The total joylessness of the cross is the sign that our sins in all their potency to strip the Father of his happiness have been fully carried away in Christ (John 1:29).
Resurrection (and the cross)
In the language of the parable of the prodigal son, the resurrection of Jesus is the return from the “far country” of sin into the welcoming bosom of the Father (Luke 15:32).
Resurrection a restored Sonship means unrestrained celebration in heaven (Rom 1:4; Heb 1:6-9). To bring gladness to the Father was always the motivation of the Son of God, “Jesus… For the joy that was set before him he endured the cross, scorning its shame, and sat down at the right hand of the throne of God.” (Heb 12:2).
Jesus died and rose again to bring glory to his Father, and glory always radiates into joy (1Pet 1:8; Jude 24). The most profound definition of happiness is Christ with his “Dad”.1)Though not the most accurate definition of the Son and the Father The implications for us of these profound realities flows from “Christ in you the hope of glory” (Col 1:27).
Jesus promised “no one will take your joy from you” (John 16:22), for our joy is the expression of his joy in us (John 15:11). The ultimate indestructible quality of Christian joy is our sharing in the oneness of the joy of the Father with the Son (John 10:30).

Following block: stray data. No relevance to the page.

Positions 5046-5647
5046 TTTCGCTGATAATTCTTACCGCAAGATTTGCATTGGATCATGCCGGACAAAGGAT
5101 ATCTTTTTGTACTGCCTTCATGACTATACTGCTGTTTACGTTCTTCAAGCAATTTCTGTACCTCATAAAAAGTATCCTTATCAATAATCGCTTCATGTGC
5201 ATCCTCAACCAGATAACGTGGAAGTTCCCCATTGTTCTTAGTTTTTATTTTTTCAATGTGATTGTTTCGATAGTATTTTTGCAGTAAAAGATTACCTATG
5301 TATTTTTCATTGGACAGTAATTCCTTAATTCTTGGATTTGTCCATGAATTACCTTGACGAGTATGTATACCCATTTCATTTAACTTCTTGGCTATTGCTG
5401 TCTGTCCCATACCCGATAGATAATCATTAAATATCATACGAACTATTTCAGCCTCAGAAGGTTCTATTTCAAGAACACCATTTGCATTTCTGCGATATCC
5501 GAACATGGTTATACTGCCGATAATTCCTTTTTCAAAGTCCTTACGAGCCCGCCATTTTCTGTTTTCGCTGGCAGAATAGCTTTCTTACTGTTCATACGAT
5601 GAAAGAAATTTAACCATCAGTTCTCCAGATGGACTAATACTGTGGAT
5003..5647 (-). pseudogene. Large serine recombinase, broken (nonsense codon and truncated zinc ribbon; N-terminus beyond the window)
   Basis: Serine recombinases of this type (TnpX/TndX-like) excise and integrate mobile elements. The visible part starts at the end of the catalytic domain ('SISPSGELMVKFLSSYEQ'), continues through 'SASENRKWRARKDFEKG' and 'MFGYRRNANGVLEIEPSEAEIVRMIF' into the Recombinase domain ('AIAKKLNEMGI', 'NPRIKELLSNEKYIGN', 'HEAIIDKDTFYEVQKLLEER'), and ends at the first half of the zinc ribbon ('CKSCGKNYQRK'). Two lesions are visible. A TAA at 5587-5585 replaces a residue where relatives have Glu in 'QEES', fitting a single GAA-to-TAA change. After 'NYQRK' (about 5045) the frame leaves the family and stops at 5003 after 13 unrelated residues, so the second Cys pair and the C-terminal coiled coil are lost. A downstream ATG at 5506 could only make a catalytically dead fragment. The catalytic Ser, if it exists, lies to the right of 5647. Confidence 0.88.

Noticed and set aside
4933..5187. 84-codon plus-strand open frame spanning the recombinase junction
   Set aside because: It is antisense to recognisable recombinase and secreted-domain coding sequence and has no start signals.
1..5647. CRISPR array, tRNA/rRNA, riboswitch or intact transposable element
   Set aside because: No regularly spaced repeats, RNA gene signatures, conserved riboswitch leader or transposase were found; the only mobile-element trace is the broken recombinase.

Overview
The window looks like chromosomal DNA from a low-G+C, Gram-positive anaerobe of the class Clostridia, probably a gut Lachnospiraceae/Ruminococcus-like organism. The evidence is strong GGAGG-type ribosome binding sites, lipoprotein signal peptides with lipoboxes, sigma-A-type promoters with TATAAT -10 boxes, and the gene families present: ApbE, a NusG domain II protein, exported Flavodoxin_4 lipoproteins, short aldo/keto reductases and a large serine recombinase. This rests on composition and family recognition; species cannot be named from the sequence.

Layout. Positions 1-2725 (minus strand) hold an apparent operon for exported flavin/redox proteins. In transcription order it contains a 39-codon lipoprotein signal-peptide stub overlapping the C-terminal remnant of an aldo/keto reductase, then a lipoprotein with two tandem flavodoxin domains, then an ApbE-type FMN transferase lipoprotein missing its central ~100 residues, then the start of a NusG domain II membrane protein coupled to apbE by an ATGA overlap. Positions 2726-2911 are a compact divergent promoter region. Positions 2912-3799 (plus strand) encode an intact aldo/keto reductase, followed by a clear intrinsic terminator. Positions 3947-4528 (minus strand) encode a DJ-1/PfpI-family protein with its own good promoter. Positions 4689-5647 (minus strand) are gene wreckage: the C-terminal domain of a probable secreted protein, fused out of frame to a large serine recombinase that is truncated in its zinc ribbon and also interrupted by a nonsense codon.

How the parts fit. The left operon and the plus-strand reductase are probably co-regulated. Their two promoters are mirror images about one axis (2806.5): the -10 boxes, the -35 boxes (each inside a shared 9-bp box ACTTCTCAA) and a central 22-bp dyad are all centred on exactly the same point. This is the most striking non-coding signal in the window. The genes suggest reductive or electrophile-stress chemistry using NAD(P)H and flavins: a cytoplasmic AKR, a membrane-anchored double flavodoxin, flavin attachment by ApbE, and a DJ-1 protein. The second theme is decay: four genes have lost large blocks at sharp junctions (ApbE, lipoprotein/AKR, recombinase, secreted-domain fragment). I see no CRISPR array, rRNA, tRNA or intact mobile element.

Language fails in describing the richness of these realities.
The prophetic words “The LORD your God…will rejoice over you with singing”(Zeph 3:17) are true for us because the Father’s heart sings because of Christ living in me. The Father’s joy is full because Jesus has been laid as the eternal for my sonship (1 Cor 3:11). God my Father constantly delights in my life, despite my external circumstances and erratic obedience, because I am once and for all a new creation in his Son (2 Cor 5:17; Gal 6:15).
He knows me already as his partner in a new world where sorrow has forever ceased (2 Pet 1:4; Rev 21:4). There is still another dimension of this circle of joy, joy in one another (2 Cor 7:7; Phil 4:10; 2 John 1:4; 3 John 1:3).